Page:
Flamingo predation impacts on benthic communities: effects of spatial gradients

 

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dc.contributor.advisor Pillay, Deena en_ZA
dc.contributor.author Gihwala, Kirti Narendra en_ZA
dc.date.accessioned 2015-05-06T14:23:24Z
dc.date.available 2015-05-06T14:23:24Z
dc.date.issued 2014 en_ZA
dc.identifier.citation Gihwala, K. 2014. Flamingo predation impacts on benthic communities: effects of spatial gradients. University of Cape Town. en_ZA
dc.identifier.uri http://hdl.handle.net/11427/12764
dc.description Includes bibliographical references. en_ZA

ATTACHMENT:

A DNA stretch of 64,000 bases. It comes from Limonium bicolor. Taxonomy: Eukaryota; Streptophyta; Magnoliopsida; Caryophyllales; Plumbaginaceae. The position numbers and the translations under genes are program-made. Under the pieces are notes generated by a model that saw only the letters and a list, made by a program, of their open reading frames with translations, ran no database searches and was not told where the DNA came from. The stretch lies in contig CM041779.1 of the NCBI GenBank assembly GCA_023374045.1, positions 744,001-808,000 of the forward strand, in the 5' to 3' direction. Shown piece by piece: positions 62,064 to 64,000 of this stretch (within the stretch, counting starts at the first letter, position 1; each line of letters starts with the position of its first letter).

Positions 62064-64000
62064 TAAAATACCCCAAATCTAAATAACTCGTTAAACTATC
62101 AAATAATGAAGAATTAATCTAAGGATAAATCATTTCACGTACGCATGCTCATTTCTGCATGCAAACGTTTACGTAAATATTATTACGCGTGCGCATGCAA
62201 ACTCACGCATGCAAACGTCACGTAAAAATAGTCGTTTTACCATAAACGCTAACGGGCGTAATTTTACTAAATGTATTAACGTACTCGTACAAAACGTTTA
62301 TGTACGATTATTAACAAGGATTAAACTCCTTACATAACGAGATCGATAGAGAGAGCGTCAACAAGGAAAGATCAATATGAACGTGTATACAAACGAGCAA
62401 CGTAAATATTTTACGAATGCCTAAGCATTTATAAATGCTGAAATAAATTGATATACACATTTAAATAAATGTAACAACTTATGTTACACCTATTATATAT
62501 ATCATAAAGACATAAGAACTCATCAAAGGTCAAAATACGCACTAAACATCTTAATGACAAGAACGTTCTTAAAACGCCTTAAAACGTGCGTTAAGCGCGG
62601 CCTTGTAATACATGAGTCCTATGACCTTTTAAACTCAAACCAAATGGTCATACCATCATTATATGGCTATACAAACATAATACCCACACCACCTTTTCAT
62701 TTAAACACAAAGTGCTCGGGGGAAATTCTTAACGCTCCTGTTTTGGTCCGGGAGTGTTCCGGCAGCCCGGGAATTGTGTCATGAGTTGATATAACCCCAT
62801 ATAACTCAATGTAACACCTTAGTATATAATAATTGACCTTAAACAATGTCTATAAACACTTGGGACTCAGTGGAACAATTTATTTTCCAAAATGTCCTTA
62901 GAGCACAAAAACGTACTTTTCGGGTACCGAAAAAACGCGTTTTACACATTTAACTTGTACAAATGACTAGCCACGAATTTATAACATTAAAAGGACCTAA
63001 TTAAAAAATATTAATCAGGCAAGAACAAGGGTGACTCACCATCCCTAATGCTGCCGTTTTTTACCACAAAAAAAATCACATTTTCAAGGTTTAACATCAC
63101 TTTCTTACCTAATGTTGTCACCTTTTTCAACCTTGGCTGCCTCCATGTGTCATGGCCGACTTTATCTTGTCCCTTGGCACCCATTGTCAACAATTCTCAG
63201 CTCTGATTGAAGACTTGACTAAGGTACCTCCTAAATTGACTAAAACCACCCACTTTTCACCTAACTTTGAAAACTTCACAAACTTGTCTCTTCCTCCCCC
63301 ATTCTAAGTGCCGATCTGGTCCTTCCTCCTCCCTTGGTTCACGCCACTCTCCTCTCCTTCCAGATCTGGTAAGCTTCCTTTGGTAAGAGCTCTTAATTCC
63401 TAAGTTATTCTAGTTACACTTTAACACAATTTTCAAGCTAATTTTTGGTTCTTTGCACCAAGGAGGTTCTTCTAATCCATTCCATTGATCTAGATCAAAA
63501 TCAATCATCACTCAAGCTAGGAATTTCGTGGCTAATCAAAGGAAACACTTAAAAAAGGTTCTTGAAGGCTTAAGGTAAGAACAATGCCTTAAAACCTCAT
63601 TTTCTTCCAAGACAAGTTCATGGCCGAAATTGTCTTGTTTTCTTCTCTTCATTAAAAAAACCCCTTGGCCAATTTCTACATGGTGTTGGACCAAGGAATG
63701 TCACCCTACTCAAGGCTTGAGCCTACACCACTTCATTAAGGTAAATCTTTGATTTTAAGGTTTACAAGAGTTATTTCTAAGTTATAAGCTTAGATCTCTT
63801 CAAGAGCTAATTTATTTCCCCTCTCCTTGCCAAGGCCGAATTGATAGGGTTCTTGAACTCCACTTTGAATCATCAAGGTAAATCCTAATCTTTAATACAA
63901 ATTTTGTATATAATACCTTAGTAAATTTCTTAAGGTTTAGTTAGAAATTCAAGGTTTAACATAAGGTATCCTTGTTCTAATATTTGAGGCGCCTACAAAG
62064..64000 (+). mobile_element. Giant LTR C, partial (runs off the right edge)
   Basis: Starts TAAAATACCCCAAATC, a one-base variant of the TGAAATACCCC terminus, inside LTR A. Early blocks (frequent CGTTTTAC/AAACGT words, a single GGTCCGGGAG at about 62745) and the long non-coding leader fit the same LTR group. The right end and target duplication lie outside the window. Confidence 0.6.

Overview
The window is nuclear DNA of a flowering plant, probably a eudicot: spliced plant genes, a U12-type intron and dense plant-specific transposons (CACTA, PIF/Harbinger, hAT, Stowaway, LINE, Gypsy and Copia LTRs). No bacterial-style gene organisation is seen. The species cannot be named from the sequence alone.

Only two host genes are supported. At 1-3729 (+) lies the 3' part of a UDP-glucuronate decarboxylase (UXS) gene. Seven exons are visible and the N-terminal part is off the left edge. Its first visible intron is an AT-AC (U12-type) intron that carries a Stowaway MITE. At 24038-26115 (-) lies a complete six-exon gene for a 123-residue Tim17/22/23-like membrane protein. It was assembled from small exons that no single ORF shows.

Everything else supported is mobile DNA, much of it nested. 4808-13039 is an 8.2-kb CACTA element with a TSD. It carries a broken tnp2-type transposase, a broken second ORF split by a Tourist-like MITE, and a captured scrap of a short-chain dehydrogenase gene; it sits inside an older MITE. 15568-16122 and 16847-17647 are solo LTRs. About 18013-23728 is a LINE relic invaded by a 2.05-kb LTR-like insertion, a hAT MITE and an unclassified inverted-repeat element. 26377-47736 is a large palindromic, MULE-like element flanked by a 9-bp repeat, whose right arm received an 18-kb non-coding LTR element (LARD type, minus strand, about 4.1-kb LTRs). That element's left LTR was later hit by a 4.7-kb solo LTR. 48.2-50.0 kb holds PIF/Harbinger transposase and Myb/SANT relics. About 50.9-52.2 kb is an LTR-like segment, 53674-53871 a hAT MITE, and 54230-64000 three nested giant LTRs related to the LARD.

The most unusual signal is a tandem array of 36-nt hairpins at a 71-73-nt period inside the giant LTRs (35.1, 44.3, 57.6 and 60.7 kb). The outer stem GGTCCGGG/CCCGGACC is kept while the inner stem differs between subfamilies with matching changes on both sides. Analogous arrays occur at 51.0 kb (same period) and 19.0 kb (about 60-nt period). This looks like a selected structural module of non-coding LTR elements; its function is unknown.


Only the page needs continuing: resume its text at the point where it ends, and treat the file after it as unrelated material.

dc.description.abstract Biological disturbances on marine soft sediment ecosystems have been well researched. However, little attention has been paid to the potential ecological role that iconic shore bird predators may have on marine ecosystems. This paper tests the effects of spatial gradients on Greater Flamingo (Phoenicopterus ruber) predation impacts on the benthic macrofaunal community structure in an intertidal sandflat ecosystem in South Africa. P. ruber is a benthic filter-feeder known to feed on benthic dwelling invertebrates through pit formation, where deep sediments are stirred up by trampling their feet. Macrofaunal community structure between flamingo pit foraging structures and adjacent non-foraged sediments (controls) yielded insignificant spatial differences. However, subtle positive and negative effects of flamingo predation on macrofaunal abundance were noted at specific sites. Flamingos in this study were not targeting a specific prey group. Thus of the 19 macrofaunal prey items identified, none were significantly impacted across treatments, except for an unidentified polychaete. However, this was once again site specific. The results suggested this polychaete is generally abundant within the area sampled. Furthermore, its distribution is perhaps affected by the level of intensity employed in pit-foraging, rather than being preyed upon. Greater polychaete abundance in pits relative to controls may be attributed to vigorous flamingo feeding efforts. Pit foraging appears to be an expensive strategy to employ, but the energy investment may be reduced through the use of sophisticated sensory organs to detect accessible prey deep within the sediment. Overall, the study has shown that the impact of flamingo predation on a spatial gradient is small and site specific. However, the study highlights the need for further research on quantifying the ecological role flamingos play as predators on marine ecosystems. en_ZA